Perseverance Leads to Middle School Readiness

Fifth grade graduate Eric, who has dyslexia, used to “hate reading” because the words moved around on the page. But this fall, Eric heads to Jackson Middle School as an avid book lover who is reading at grade level.

During silent reading, while the rest of the class quietly read to themselves, Eric would slip a piece of paper into his book to draw squiggles.

“It’s hard to see the words, and I mixed up my B’s and D’s,” said Eric. “I didn’t like reading, so I decided to do something else in class.”

But after Eric was assigned to the learning center with LaShell Holton in third grade at Portland Public Schools’ Markham Elementary, he learned perseverance as he worked toward small reading goals.

“Eric was so frustrated when I first met him because he was behind his peers,” said LaShell. “The Shadow Project gave Eric the daily opportunity to be acknowledged for his effort, and he really looked forward to the opportunities to shine, which made a difference in his learning and behavior.

“This year, Eric had a major turnaround.”

Eric constantly raises his hand to read aloud, and is devouring books at home. Said Eric, “When my mom says go to bed, I say “okay,” but when she’s gone, five minutes later, I turn my light back on and start reading again!”

Jackson leopards, here comes Eric!

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Higher Standards for Students in Special Education

Higher Standards for Students in Special Education

A recent U.S. Supreme Court ruling on students with disabilities raises the bar for Oregon children, according to Shadow Project Founder and Executive Director Christy Scattarella, M.A., in a Portland Tribune op-ed.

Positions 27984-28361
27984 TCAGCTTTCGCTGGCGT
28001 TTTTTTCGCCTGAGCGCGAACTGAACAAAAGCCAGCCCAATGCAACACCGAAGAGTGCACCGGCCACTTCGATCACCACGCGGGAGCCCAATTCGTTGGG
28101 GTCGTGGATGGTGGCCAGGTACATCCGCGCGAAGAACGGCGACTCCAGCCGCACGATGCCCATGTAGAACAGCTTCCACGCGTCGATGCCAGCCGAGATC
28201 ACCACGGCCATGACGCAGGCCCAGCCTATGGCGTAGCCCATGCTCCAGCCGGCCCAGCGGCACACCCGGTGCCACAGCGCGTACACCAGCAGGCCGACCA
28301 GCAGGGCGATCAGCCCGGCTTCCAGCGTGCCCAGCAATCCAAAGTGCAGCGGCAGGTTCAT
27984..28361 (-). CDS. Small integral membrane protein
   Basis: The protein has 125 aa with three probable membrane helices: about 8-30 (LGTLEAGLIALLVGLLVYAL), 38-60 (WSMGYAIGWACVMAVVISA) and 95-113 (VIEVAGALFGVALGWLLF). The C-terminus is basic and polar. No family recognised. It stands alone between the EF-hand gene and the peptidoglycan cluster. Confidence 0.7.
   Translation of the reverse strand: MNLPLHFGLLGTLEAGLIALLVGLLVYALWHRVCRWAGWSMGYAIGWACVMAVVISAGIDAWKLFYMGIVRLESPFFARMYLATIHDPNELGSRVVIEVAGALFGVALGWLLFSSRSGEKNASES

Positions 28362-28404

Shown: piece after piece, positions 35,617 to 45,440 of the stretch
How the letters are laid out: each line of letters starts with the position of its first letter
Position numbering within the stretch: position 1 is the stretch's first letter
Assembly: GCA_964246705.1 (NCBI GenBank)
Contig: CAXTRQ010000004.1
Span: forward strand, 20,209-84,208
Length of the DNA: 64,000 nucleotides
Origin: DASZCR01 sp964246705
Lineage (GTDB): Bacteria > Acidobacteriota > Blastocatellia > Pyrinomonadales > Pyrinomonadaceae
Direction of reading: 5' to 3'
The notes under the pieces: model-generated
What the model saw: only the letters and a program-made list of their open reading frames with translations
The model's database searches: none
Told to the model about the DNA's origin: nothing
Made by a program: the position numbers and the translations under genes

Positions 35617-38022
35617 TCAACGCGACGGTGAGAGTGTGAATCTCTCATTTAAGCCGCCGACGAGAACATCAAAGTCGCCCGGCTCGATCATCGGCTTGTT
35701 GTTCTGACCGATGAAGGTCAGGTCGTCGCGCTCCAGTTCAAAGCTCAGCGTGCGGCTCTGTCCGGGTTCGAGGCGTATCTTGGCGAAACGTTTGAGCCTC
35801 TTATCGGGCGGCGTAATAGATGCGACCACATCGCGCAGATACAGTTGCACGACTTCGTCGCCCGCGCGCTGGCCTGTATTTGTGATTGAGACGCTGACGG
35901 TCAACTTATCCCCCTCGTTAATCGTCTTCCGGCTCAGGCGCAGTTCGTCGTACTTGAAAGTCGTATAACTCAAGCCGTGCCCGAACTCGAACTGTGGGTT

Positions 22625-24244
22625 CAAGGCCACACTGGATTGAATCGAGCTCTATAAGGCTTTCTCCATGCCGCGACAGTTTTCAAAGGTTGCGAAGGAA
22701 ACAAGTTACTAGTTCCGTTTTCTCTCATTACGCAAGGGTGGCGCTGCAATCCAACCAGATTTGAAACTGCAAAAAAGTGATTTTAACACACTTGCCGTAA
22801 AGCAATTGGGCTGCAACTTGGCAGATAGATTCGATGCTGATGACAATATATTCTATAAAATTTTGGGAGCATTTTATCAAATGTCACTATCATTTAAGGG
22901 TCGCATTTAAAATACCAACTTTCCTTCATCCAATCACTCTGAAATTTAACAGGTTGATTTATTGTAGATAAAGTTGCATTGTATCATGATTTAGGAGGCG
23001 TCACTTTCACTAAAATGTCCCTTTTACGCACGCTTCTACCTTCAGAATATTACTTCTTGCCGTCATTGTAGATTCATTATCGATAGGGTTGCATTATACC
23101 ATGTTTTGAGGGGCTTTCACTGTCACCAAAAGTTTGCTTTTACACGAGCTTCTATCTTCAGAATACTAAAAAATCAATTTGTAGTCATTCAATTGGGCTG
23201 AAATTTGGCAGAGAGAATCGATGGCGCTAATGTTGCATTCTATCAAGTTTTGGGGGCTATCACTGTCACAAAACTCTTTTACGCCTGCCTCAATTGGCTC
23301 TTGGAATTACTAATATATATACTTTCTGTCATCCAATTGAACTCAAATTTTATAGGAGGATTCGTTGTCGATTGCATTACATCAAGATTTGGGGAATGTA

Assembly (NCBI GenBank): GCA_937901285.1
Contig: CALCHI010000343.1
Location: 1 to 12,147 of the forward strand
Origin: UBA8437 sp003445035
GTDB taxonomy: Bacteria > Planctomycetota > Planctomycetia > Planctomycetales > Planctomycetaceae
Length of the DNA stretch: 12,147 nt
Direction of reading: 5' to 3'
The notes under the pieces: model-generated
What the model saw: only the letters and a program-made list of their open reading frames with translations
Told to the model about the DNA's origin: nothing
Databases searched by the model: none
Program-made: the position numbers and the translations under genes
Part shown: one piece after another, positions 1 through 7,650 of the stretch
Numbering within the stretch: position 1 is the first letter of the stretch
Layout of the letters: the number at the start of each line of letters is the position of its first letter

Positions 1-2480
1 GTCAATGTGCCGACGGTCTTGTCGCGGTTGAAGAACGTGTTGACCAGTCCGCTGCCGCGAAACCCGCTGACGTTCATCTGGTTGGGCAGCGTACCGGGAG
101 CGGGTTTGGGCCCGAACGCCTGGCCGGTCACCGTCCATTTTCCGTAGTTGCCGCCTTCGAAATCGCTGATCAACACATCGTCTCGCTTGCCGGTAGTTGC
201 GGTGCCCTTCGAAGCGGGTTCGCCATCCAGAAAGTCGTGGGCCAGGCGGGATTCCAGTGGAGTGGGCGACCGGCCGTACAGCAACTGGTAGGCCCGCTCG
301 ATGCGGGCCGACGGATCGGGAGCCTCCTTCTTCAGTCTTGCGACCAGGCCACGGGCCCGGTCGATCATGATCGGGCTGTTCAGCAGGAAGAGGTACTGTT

The United States Supreme Court recently ruled that educational programs for children with disabilities must be “appropriately ambitious.” This decision wisely overturned a lower-court standard of “merely more than de minimis” (Latin for “too minor to merit consideration”).

What does this mean for Oregon’s almost 7,000 students with disabilities?

“Our system does not prepare diverse learners for success,” said Scattarella. “One-fourth of our capable children with dyslexia, ADHD, or autism are chronically absent which leads to low reading performance, discipline issues, and drop out. Students with disabilities have among the state’s lowest on-time graduation rates.”

Christy said struggling readers need solid tools with effective strategies for using them, and that school climates must be elevated to embrace diverse learners.

“Children should not be embarrassed to squeeze a fidget or don headphones to help them stay calm and focus while reading,” she said. “I’ve seen what ambitious standards can do for determined kids, and raising expectations will show Oregon means business in helping our children soar to new heights.”

Read Christy’s Portland Tribune op-ed at: http://portlandtribune.com/pt/10-opinion/353269-232405-my-view-supreme-court-ruling-on-students-with-disabilities-raises-bar-for-oregon#disqus_thread